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Music

Girlboy Girl: Forget the Ladder, Climb the Wall

Jason Thompson

Girlboy Girl

Forget the Ladder, Climb the Wall

Label: Kittridge
Amazon
iTunes
We spent about a million years recording and re-recording our second LP and would surely have disappeared up our own asses if it wasn't for the excellence of the tunes we were working on...
-- From Girlboy Girl's bio on their official website

While the great Velvet Underground may have been responsible for a lot of kids picking up their guitars and writing and recording some tunes, I would have to say that they cannot be responsible for indie twee pop. Sure, a lot of twee groups have that razor-thin jangle of Lou Reed's Velvet guitar, but the rhythm isn't there. And most importantly, the attitude isn't there. For if there was anything that really made the Velvets as important as they are aside from the great songwriting, it was certainly their attitude. The whole thing of coming in the late '60s with that sound and those songs and basically giving a fuck you to the radio, the grimy San Francisco psychedelic scene, and ultimately to the New York fans was very much part of the Velvet aesthetic that is completely lost on so many other groups that claim to be influenced by them.

So twee must come from someplace else, wherever that might be. In Girlboy Girl's case, it's from Bristol, England. Having ingested this album as much as I needed to in order to write this review, I can safely say that this band didn't leave much of an impression on me past this disc's first two tracks, and they probably won't do much for your ears either. In a nutshell, the whole affair is forgettable and if this band actually thinks it felt like a million years preparing it, all I can say is quit now.

An album like Forget the Ladder, Climb the Wall could be knocked out by the least talented twelve-year-olds in their sleep. And yes, sure, go ahead and put a bunch of monkeys in a room and give them instruments. Whatever they might come up with would undoubtedly be heralded as avant-garde brilliance compared to the vacuous sounds of Girlboy Girl. If they were indeed trying their hardest, they needn't have tried at all.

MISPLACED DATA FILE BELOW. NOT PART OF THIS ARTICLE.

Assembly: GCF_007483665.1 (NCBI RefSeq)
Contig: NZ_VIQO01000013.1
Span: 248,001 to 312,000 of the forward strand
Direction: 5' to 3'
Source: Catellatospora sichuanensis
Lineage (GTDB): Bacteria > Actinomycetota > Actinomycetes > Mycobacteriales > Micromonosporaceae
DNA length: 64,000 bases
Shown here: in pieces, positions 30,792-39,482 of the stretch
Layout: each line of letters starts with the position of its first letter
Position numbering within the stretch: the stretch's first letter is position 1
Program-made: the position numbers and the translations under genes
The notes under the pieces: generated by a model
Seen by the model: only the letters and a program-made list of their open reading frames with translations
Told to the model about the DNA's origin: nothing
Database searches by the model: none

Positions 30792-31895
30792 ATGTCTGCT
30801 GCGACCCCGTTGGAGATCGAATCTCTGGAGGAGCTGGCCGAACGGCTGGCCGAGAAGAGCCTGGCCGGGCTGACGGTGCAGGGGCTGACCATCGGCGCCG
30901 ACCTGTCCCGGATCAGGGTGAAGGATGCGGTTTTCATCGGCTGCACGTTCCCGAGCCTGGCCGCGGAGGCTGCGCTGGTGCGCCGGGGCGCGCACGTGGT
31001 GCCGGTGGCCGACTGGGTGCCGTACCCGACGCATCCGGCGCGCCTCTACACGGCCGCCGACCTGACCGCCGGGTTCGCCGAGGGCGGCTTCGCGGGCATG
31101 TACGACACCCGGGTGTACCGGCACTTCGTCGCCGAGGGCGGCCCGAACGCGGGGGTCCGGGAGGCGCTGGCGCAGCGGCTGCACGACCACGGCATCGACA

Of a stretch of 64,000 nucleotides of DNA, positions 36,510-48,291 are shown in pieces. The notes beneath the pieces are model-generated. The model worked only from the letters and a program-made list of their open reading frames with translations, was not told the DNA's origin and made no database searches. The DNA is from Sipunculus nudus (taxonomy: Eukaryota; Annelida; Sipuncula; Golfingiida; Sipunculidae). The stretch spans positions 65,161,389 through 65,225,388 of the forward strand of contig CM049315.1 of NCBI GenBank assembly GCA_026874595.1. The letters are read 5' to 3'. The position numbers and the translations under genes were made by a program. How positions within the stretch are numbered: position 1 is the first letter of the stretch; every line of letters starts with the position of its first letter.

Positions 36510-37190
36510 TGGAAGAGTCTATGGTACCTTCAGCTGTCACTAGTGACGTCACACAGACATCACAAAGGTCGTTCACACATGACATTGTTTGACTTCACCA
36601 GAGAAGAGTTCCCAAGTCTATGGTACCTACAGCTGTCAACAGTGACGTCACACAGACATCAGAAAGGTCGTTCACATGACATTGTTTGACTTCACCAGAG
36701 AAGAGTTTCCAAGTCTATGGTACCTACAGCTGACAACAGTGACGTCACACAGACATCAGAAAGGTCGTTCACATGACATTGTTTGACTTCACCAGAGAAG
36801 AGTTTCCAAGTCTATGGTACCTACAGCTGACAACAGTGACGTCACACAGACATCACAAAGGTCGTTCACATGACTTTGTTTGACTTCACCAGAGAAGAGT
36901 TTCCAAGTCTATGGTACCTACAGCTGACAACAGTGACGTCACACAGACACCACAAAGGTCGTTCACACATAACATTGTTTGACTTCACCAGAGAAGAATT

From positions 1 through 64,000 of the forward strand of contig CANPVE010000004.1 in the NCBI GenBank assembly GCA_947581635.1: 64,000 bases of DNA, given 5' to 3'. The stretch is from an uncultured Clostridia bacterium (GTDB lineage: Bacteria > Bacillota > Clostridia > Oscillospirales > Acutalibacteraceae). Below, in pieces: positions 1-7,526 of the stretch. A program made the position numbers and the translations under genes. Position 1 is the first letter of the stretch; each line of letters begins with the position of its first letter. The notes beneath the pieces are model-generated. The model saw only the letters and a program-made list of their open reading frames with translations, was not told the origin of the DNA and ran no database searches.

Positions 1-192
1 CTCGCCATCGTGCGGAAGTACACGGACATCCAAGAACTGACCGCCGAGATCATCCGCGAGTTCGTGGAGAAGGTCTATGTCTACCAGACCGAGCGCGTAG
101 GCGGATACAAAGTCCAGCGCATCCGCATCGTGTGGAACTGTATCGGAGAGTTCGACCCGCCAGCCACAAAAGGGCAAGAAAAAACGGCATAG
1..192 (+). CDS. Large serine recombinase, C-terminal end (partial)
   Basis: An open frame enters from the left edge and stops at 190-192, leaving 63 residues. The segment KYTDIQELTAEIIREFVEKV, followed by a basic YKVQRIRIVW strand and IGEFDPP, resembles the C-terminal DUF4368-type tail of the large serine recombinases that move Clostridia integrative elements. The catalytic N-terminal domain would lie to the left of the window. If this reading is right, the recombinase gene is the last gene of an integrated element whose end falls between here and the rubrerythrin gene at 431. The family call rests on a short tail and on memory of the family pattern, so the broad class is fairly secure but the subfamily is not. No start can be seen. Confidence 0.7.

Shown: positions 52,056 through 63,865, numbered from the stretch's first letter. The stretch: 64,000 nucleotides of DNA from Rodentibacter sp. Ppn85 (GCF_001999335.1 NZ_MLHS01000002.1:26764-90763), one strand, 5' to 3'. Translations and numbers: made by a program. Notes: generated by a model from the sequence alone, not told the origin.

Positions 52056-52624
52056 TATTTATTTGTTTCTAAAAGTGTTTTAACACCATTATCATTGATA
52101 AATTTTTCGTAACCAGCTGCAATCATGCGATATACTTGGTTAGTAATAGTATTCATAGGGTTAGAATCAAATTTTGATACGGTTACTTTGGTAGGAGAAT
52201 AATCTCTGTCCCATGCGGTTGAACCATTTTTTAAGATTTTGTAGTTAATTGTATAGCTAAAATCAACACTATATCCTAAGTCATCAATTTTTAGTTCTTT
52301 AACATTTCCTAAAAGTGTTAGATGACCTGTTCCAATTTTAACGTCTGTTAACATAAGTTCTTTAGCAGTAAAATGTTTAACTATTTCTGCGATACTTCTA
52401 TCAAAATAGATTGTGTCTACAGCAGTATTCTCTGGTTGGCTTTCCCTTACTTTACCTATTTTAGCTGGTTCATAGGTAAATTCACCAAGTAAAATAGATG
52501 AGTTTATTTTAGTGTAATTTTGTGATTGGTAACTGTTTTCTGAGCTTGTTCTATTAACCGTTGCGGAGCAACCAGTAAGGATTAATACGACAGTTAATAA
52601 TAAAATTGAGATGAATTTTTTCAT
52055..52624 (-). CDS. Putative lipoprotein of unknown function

Their vocal sound is split between Paula Knight and Rupert Taylor. Knight is fair enough, but Taylor should have just kept quiet. And when the two sing together, as on the aptly-titled "Trying", things seriously begin to fall apart. It's enough to make one hit the stop button as soon as possible. Granted, these days a lot of people can't very well sing, but when tone deaf Taylor mixes it with Knight, it's almost unbearable.

Musically, this stuff is pretty light. The first tune, "Don't Shout", pretty much takes its musical cues more from Galaxie 500 doing their take on the Velvet Underground and then watered down some more than directly from the VU itself. The thin guitars, the spare drumming, and the elementary bass make one think that this music never really got past the demo stages. On "Starting To Peel", Taylor sounds a bit like Ray Davies circa Something Else and "Waterloo Sunset" specifically in his phrasing, but that's still not enough to keep this fluff afloat.

Other tunes try to get a bit edgier with the electric buzz, such as "Night Song", but the tempo is so slow that it sabotages itself. "Radiator" verges on an almost early Cure-esque type of sound mixed with some strangely Scottish under currents, and is highly annoying straight out of the gate. Is there anything that Girlboy Girl can do well? The answer, it seems, would be "no", and a loud "no" at that. Seeing how it took them forever to record this album to follow up their debut, let's hope that it takes even longer for a third installment. Hopefully by that time, Girlboy Girl will have gotten some fresh ideas. If not, then there's no hope at all for this group.

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